By Jennifer Johnston
Although Crystal Finley, BS’13, entered Vanderbilt with a clear plan for success, her life mission would soon change when she became a volunteer mentor with Next Steps at Vanderbilt, a postsecondary program for students with intellectual or other disabilities.
As a freshman at Vanderbilt four years ago, she joined Ambassadores, a “circle of support” for the Next Steps program, which had just accepted its inaugural class. Ambassadores such as Finley help students with homework, organization, scheduling and tutoring. Sometimes they just hang out together—grabbing a bite to eat, taking in basketball games, or shooting pool on The Martha Rivers Ingram Commons.
“I had never interacted with people with disabilities before I volunteered with Ambassadores,” Finley says. “In doing so, I soon realized it was much more where I was supposed to be and who I was supposed to be.”
After experiencing her first-ever academic failure in the engineering discipline she had thought would be her path to success, Finley decided during her sophomore year to change her major to special education. Having graduated this year with her bachelor’s degree, she’s now working toward her master’s degree in special education at Peabody College.
“You’re supposed to change and grow in college and realize where you’re supposed to be. Engineering was not a good fit for me, and I had to figure that out,” she says.
Matt Moore, a Next Steps student in her circle of support, was having a similarly transformative experience. “Next Steps changed my life,” says Moore, 23, who graduated from the nonresidential program in 2013 and recently transitioned to a job at Best Buy.
“In Next Steps I learned things. I met new people. I did a lot of internships and tried different jobs,” he says. His favorite—with his friend and fellow Next Steps participant Will McMillan—involved managing and cleaning football team equipment.
Next Steps launched in 2009, and its first class of six students graduated in December 2011. As part of the two-year certificate program, each semester Next Steps students enroll in one regular Vanderbilt course related to their career interests. They take additional classes to prepare for employment and community living.
Moore’s ease at mastering the intricacies of college life impressed his family. “He felt so much a part of campus life,” says his mother, Sheila Moore. “He became self-confident, much more independent and opinionated. He very appropriately lets us know what he likes and that he can make his own decisions—something he didn’t do before.”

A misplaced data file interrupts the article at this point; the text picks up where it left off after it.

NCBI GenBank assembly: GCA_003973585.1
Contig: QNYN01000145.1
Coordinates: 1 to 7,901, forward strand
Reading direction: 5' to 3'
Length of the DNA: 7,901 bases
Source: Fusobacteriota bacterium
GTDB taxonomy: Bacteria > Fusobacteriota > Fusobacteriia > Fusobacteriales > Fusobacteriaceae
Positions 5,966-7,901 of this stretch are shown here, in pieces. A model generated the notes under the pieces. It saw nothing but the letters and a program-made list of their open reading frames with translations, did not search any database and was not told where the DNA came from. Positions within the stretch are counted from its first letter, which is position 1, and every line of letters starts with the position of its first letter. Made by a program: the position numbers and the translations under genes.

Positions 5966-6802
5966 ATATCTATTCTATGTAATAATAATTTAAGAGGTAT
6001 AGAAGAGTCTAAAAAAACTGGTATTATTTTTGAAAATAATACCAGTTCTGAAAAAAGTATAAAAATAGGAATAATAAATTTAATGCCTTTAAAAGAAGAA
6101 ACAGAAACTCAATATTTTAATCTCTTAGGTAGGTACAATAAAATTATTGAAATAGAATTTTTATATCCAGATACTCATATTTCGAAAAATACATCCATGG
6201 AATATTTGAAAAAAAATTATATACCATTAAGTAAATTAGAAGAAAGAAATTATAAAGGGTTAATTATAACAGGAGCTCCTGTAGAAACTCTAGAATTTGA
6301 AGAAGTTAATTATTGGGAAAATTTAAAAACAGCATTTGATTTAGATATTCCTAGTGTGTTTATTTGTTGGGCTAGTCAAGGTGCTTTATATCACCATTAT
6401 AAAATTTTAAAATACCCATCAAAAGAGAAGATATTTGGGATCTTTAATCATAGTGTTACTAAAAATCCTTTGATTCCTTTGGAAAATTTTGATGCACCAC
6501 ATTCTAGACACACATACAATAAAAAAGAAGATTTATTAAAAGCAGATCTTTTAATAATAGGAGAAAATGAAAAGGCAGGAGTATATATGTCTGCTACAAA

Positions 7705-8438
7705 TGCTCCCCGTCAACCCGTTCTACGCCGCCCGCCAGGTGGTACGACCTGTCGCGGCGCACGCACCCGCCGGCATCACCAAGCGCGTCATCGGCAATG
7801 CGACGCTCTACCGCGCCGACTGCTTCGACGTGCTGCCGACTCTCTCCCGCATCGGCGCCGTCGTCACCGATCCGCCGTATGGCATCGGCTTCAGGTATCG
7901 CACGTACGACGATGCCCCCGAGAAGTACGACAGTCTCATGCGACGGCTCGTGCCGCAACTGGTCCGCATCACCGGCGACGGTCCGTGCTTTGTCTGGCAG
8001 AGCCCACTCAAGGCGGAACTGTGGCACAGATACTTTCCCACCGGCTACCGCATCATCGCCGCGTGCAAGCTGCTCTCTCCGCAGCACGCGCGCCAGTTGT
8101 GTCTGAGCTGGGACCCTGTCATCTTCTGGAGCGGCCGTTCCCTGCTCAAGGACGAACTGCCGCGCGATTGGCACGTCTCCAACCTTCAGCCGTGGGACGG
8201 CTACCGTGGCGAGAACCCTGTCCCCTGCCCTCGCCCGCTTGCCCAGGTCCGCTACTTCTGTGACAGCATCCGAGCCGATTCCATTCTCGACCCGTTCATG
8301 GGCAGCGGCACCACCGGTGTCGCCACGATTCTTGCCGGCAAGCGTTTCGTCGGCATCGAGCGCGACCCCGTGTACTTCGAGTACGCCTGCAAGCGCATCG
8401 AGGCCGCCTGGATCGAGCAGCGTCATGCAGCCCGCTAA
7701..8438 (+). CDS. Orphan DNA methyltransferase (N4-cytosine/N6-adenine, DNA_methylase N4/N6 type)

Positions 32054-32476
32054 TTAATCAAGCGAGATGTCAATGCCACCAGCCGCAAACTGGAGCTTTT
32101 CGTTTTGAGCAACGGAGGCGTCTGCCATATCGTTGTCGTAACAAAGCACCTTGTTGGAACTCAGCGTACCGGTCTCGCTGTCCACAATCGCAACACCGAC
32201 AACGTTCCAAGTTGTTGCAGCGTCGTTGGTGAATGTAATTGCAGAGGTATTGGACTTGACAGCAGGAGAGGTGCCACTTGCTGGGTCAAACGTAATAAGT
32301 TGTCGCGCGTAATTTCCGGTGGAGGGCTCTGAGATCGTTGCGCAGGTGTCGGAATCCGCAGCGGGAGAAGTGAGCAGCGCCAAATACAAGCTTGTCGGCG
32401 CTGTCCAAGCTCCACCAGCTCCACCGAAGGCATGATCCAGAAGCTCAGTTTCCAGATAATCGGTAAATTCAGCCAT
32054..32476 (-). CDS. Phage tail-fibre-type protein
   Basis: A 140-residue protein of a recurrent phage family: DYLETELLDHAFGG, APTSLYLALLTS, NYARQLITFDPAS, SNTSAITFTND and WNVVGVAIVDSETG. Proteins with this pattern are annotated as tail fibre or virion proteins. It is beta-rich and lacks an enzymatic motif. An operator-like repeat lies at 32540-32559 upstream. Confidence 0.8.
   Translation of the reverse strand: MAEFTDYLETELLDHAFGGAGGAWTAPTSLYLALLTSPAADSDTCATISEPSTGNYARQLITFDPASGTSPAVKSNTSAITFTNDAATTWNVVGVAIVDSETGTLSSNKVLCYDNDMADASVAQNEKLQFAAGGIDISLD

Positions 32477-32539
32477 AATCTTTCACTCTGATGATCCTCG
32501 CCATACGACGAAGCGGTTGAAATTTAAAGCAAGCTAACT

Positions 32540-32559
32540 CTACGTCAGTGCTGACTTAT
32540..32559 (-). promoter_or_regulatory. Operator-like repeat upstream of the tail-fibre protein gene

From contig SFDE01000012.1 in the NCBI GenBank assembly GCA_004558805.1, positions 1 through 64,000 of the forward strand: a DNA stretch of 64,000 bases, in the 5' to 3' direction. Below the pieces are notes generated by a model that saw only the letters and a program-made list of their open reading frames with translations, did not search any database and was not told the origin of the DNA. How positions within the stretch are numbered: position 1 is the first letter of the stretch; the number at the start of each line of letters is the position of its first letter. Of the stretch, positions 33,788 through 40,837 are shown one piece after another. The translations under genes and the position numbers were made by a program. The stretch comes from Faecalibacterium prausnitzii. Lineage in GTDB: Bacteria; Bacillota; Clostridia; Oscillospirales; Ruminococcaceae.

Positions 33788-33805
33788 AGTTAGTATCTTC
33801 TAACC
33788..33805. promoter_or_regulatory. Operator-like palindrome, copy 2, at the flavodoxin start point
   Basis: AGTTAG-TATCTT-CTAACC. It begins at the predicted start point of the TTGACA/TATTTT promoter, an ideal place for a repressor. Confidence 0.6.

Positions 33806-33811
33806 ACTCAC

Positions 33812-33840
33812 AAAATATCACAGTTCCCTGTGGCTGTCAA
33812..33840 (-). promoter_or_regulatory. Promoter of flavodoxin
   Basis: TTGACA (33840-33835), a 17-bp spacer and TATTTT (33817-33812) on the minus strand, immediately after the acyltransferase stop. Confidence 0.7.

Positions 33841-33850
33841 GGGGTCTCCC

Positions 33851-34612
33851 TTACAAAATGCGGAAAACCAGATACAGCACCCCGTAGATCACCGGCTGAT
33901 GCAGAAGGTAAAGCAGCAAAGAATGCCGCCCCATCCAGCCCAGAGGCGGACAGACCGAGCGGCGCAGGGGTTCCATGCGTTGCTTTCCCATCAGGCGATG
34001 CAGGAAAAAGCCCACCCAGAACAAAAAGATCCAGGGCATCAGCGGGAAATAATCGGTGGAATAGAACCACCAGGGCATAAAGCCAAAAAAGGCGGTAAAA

Enjoy being on campus and learning how to be independent. Focus on one goal at a time. Each time you step forward with a goal, you’re overcoming a challenge.
JOY, PASSION AND ZEST FOR LEARNING
The impact of Next Steps at Vanderbilt clearly goes far beyond the up to 16 students enrolled. The students’ joy, passion and zest for learning have inspired their classmates and contributed to a more inclusive climate, says Sharon Shields, professor in the practice of human and organizational development and associate dean for professional education at Peabody.
“It’s been transformational,” says Shields. “This has added new life to the campus and new life for the students involved. And isn’t that what a true living–learning laboratory is all about?”
In her course Health Service Delivery to a Diverse Population, Shields says traditional students “saw me live out the course work in an inclusive, respectful way with the Next Steps student enrolled in the class. It’s one thing to talk about dealing with a diverse population and another thing to embrace it.”
Shields says the candor of Next Steps students is refreshing. She recalls a classroom exchange that took place after a guest speaker described losing custody of her children because of her addiction issues. Jeanne Gavigan, a Next Steps student whose mother had died, raised her hand and addressed the speaker.
“Jeanne said, ‘I just want you to know that my mother died three years ago, and there is never a day that I don’t think about my mother and feel her guiding me. I want you to know your children will never forget you,’” Shields remembers. “There was not a dry eye in the room. It was a human experience at one of the deepest levels.
“These students really open up a classroom to honest sharing, and they inspire their classmates to work harder.”
As faculty head of Murray House on The Martha Rivers Ingram Commons, Shields initiated a Susan Gray–Murray House Fellowship that pairs volunteer first-year Vanderbilt students with children enrolled in the Vanderbilt Kennedy Center’s Susan Gray School, a nationally recognized early childhood education and early intervention program.
One of those volunteers was Ryan McKenney, now a junior majoring in political science and history with a minor in economics. Through his living–learning experience on The Commons, his eyes were opened to a world of service opportunities.
The Susan Gray experience led him to volunteer as an Ambassadore with Next Steps, allowing him to experience the full spectrum of challenges for individuals with disabilities, from preschool through college. He became deeply interested in the next tier of challenges for Next Steps graduates and plans to spend part of his junior year researching, under Shield’s guidance, possible solutions to mobility issues facing adults with intellectual disabilities.